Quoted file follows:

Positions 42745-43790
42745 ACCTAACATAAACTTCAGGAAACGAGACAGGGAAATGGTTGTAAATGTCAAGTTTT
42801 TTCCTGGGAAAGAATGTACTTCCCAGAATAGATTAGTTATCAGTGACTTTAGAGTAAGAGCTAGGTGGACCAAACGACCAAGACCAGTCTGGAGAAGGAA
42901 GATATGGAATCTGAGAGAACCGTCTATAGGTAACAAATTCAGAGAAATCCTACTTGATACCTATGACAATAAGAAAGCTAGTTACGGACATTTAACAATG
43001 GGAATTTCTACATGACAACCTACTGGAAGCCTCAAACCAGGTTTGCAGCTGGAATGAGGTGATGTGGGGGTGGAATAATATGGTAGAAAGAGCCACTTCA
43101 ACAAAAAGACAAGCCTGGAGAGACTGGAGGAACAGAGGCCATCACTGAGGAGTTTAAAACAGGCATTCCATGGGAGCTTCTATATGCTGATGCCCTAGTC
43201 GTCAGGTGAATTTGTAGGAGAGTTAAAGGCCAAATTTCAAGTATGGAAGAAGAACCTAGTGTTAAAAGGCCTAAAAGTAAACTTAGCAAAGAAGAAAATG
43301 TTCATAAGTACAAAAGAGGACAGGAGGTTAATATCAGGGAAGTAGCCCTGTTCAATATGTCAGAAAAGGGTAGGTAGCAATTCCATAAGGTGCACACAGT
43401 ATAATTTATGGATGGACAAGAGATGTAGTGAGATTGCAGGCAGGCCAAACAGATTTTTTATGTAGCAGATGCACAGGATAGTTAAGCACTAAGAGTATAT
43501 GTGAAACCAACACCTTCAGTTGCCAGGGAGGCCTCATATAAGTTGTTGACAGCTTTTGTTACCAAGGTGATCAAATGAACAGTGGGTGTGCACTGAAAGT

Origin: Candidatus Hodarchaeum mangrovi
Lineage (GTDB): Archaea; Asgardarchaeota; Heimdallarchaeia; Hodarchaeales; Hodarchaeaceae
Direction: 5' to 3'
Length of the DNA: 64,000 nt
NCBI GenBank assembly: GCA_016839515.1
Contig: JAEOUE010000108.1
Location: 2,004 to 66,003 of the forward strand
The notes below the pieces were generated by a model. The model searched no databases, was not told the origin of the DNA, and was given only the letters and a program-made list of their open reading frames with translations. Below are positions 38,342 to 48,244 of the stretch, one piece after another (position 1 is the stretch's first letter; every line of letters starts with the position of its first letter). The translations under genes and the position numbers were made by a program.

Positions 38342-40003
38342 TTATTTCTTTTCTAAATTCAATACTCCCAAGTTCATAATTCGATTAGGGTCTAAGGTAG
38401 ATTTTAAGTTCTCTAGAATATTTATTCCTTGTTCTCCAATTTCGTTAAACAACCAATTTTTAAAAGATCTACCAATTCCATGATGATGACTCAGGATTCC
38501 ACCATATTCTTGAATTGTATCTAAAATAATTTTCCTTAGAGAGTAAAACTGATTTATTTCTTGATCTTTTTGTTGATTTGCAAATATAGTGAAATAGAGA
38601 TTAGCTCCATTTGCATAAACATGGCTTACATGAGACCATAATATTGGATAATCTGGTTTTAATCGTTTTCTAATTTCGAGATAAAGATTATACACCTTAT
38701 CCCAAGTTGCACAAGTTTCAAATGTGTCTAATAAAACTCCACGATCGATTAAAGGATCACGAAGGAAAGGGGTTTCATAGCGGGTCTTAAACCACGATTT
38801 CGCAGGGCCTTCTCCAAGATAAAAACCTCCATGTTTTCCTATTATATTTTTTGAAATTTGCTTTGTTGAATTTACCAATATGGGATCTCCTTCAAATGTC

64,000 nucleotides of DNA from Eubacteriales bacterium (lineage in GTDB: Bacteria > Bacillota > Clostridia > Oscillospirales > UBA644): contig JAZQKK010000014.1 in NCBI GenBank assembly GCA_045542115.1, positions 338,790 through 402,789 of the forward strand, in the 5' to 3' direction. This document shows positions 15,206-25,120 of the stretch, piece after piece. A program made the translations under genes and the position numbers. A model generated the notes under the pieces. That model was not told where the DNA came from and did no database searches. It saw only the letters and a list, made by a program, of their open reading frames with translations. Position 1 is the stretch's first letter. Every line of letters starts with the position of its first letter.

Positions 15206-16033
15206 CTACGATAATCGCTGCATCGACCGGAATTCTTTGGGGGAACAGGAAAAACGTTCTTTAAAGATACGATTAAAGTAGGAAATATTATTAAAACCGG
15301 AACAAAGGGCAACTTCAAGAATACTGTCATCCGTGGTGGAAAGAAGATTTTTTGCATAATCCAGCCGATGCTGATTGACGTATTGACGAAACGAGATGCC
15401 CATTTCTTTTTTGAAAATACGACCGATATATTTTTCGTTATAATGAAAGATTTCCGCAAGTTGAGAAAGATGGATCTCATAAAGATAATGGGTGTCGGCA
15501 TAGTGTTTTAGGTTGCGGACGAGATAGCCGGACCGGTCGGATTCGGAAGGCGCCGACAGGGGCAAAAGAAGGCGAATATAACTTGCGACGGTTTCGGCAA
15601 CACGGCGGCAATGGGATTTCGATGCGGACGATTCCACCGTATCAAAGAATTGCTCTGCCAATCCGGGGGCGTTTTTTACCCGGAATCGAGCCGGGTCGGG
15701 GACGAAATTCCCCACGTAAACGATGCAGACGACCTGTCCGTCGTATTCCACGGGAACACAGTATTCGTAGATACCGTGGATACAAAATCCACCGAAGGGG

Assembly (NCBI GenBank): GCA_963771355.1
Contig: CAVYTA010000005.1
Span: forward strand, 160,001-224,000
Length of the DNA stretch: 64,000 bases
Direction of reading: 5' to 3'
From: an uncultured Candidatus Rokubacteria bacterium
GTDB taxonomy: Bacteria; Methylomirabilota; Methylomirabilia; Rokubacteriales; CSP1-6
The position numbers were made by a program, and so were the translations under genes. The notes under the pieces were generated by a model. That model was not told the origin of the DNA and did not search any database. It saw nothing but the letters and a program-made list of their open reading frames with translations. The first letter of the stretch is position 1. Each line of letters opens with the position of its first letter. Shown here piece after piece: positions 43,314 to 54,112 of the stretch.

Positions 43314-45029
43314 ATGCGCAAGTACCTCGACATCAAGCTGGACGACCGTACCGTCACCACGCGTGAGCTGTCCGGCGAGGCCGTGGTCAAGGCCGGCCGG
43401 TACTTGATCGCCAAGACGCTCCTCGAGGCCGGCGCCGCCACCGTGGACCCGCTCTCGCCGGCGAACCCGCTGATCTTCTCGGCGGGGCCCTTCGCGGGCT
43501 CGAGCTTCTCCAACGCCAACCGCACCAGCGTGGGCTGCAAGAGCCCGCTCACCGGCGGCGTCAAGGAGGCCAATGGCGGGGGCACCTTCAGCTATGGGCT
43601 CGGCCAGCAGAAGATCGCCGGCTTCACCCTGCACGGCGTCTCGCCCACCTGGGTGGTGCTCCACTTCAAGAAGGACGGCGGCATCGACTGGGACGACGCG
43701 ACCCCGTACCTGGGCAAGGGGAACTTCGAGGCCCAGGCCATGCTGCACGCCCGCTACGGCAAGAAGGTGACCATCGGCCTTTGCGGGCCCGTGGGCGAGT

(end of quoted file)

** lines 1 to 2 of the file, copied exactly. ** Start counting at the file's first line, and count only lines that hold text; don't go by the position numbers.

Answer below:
Positions 42745-43790
42745 ACCTAACATAAACTTCAGGAAACGAGACAGGGAAATGGTTGTAAATGTCAAGTTTT